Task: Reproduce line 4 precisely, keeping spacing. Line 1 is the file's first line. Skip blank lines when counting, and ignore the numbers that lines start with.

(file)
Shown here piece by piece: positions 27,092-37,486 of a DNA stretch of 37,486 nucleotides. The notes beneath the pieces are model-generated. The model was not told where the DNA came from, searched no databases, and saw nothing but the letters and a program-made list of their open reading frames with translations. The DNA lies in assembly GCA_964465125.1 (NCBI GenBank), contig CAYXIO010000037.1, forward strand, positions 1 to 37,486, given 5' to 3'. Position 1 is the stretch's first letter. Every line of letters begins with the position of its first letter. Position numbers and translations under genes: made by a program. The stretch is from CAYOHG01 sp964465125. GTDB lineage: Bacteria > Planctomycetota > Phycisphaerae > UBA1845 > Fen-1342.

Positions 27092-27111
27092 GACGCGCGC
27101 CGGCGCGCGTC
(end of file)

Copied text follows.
27101 CGGCGCGCGTC